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When the Mexican-American War ended, the United States received the Mexican Cession which included all of California, Nevada and Utah, and parts of Arizona, New Mexico, Colorado, and Wyoming. With this huge land acquisition, the issue of slavery in the new territories was raised. This led directly to the Compromise of 1850. This compromise deepened the division between the North and the South. First, California would be admitted to the Union as a free state, which upset the South. Two new territories would be established, Utah and New Mexico. These territories would be open to slavery through popular sovereignty, that is, the people of the territories would decide the issue of slavery. This upset the people in the North because so much territory could now have slavery. The slave trade was banned in the District of Columbia which upset the South because they saw this as a first step towards abolishing slavery. There would be a new, strict, fugitive slave law which upset the North because now by law they had to assist in returning slaves to their owners. These tensions created by the Compromise of 1850, which was passed because of the results of the Mexican-American War, helped create the conditions for the Civil War.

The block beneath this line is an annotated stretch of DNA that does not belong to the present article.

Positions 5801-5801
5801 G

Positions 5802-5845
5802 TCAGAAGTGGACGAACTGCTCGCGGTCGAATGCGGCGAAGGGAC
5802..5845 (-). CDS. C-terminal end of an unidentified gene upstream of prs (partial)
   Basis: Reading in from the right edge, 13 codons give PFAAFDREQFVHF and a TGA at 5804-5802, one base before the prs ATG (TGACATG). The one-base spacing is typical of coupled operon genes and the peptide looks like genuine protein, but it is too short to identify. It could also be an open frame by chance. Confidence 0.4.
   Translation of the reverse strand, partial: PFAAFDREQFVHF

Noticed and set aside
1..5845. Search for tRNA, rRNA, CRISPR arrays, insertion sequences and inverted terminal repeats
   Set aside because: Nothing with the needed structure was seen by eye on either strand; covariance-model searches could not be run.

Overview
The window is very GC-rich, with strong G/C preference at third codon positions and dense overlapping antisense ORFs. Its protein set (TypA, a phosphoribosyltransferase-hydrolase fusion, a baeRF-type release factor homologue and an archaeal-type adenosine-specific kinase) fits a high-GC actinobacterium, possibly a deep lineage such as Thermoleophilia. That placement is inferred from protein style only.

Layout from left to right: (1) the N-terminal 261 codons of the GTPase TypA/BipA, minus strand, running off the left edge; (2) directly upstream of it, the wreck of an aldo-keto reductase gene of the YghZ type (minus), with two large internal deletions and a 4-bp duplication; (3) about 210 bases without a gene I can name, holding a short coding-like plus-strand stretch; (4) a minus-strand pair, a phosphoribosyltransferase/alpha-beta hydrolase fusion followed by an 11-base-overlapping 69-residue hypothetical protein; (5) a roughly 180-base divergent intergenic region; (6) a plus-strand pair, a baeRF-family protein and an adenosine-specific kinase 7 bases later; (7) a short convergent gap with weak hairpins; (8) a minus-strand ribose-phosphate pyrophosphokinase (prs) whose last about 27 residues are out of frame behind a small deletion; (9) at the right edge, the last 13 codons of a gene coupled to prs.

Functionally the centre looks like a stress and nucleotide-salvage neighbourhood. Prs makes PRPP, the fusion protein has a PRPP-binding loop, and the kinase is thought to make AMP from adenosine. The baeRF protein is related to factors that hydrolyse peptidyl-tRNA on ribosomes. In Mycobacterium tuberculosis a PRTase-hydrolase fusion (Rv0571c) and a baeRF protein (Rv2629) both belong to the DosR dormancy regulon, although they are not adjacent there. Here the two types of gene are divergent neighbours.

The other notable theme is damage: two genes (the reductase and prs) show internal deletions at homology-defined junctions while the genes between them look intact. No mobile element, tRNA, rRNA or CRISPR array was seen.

Before the war with Mexico, the North and the South had the issue of slavery more or less under control. The Missouri Compromise had settled which areas would have slavery and which would not. Of course, there was still tension between the two sections over slavery, but they were not at an extremely high point. The war with Mexico changed that, making the tensions much more intense.
The reason for this is that the war with Mexico led to the taking of huge amounts of land. The US had to decide what the status of slavery in these new territories would be. This meant that the whole issue had to be debated which, of course, led to tensions as the North and South each tried to get their way.
Thus, by forcing Congress to decide on the legality of slavery in huge new areas of land, the Mexican-American War intensified sectional conflict.
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